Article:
Now if Daniel had to study books to find out his chronological position in the seventy years of the Babylonish captivity, how much more are we likely to have to study in order to discern our position in this much longer period! The problem is not likely to be a less perplexing one than that which the holy Daniel pondered. The Simeons and Annas of our Lord’s day had also to study a more difficult question than that of Daniel-their chronological position in the "seventy weeks," or 490 years, to Messiah; and many must have been their perplexities. There was no difficulty in discerning that they were living in the closing portion of the seventy weeks, or 490 years, for over four centuries had elapsed since the restoration of the Jews from Babylon. They knew that the advent of Messiah the Prince must be at hand, but in seeking to ascertain how near at hand, many questions would arise requiring careful investigation. From what year should they date the commencement of those seventy weeks? From the issue of a decree "to restore and to build Jerusalem." (Dan. ix.) But several such decrees had been issued; Jewish restoration had taken place by stages in a period extending over ninety-two years; which was the principal one? It was generally understood and admitted that the predicted 490 days symbolised 490 years. Now that period, measured from the first restoration decree, that of Cyrus, had already run out forty years before, and had failed to bring the Consolation of Israel; so that was evidently not the decree intended. Artaxerxes had subsequently made two restoration decrees, at an interval of thirteen years apart; measured from the first of these, the period had forty years yet to run, and measured from the last, fifty- three years. But what the goal? Not the birth but the death of Messiah the Prince, who was to be "cut off" prematurely in the midst of the last week of the seventy, or in the middle of the last seven years of the period. Then His birth might be looked for at least thirty or forty years previously. Malachi, the last of the prophets, had predicted that He was suddenly to come to His temple, and the prediction might be fulfilled any day. Hence those who loved His appearing would be found watching and waiting, praying and praising in that sacred spot, until their eyes should see God’s salvation, the Light to lighten the Gentiles, and the Glory of the people of Israel.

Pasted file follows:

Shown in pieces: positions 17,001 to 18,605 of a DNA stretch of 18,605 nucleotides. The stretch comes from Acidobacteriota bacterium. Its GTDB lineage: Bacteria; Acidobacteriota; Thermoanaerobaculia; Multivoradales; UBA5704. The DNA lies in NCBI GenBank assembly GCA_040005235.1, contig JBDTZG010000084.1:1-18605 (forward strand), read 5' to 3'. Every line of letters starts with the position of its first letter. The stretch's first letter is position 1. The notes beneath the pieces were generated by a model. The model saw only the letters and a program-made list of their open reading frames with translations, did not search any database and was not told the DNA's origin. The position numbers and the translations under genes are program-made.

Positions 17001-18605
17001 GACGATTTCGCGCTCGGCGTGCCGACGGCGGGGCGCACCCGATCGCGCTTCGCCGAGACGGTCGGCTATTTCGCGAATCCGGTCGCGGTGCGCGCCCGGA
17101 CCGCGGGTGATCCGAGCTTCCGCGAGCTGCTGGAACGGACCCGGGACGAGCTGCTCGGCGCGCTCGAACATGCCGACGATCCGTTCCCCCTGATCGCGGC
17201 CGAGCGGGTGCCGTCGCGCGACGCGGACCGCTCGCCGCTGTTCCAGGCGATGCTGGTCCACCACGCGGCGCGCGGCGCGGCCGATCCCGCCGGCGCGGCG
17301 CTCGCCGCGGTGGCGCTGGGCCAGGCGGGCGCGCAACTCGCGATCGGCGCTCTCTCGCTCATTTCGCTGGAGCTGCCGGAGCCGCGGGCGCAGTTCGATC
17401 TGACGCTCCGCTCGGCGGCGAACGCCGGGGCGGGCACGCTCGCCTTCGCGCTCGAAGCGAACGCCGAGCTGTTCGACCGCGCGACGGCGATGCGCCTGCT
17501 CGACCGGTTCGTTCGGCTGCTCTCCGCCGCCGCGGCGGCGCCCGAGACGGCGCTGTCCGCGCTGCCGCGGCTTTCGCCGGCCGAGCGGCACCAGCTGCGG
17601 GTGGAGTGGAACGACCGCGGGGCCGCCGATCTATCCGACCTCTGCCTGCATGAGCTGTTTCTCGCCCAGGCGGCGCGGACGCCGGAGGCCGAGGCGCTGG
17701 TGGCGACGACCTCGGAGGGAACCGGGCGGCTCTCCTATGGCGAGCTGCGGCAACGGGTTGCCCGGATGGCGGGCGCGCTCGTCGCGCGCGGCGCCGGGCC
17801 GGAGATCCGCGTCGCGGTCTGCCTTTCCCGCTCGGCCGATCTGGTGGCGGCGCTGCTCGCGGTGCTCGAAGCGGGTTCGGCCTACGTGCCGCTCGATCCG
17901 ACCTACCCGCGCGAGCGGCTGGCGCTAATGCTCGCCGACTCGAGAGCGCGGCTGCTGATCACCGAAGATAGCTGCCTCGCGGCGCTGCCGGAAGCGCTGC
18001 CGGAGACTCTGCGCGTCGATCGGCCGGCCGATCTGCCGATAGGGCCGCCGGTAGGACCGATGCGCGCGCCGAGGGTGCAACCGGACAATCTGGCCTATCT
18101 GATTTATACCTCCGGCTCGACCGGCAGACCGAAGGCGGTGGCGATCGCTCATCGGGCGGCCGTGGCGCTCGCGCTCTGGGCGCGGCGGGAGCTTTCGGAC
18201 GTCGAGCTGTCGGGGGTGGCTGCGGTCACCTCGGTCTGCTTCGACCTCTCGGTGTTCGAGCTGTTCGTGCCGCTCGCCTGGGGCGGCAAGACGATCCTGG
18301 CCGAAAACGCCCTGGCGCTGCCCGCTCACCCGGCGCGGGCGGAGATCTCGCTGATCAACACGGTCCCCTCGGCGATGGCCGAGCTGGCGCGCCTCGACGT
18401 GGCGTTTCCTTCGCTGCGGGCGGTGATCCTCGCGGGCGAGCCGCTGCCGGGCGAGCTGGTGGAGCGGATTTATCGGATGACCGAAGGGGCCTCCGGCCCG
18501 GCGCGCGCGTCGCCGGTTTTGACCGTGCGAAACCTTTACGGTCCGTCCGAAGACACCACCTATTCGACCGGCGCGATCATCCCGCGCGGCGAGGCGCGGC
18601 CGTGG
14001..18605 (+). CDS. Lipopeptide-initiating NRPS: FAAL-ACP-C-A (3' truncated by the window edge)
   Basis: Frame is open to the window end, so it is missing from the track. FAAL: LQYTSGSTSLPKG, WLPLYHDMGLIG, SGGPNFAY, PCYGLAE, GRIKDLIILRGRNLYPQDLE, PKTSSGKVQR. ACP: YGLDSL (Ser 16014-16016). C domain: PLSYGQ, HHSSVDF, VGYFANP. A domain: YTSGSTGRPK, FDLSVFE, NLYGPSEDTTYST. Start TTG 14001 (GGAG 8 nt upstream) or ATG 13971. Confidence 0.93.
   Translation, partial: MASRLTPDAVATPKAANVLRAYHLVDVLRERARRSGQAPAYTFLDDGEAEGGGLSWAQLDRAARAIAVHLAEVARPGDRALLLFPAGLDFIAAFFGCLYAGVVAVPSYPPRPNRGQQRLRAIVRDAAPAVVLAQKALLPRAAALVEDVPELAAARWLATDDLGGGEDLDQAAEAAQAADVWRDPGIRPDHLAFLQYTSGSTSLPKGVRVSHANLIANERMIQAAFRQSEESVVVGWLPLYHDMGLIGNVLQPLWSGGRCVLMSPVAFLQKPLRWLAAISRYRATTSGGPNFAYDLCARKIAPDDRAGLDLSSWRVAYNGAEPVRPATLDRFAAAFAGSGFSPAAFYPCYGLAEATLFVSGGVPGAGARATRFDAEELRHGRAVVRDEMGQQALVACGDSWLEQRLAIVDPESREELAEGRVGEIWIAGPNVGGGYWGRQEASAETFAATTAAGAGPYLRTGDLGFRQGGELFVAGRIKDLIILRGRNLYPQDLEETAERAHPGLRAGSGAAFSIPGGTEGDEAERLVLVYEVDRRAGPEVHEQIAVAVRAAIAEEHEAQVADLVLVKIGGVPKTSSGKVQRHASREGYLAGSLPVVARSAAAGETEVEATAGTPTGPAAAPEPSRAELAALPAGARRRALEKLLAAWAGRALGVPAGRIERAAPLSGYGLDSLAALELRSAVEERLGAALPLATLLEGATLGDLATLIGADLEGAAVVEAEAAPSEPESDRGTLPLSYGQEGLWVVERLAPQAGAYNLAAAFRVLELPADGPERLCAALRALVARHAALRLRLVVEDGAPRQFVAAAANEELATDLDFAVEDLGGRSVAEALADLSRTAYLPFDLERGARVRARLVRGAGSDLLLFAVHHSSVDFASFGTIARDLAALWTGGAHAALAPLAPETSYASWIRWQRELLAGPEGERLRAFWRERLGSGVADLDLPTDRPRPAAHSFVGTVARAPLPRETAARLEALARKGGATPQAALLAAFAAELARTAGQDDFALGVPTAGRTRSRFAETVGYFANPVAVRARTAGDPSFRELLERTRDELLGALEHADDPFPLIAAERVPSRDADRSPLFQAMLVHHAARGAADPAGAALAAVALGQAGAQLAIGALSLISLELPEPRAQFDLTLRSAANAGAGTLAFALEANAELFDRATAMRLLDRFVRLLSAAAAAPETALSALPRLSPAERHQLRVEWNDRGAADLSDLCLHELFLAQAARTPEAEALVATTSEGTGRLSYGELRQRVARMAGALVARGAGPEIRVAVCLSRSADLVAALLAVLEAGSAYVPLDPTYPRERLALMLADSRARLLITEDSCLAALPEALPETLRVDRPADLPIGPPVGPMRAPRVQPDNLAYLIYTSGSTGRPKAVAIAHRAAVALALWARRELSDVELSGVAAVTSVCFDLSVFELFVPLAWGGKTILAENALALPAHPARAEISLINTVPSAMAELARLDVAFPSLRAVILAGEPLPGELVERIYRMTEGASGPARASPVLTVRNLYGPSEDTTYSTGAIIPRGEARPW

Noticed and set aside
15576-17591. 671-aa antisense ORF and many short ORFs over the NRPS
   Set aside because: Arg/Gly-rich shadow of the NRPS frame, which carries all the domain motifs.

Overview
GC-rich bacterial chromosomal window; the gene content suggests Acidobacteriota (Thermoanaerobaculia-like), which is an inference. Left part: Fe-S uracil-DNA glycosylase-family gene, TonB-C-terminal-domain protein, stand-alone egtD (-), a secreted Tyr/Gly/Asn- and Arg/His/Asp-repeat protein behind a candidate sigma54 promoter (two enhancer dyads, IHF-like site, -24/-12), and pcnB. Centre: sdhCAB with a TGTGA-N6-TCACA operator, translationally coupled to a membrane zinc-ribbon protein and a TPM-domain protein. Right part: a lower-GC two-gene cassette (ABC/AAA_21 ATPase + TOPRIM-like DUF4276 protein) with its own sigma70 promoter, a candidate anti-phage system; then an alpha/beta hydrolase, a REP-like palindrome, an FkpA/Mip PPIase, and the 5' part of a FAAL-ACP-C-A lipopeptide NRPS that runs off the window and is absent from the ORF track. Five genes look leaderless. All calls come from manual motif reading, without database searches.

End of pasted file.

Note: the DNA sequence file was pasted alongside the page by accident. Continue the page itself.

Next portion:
By patient study we too may reach conclusions quite as clear as those of Daniel and Simeon and Anna, and like them be intelligently and joyously waiting for "the Consolation of Israel;" for the chronological measures of "the times of the Gentiles" are evident enough to those who in this nineteenth century patiently search the Scriptures.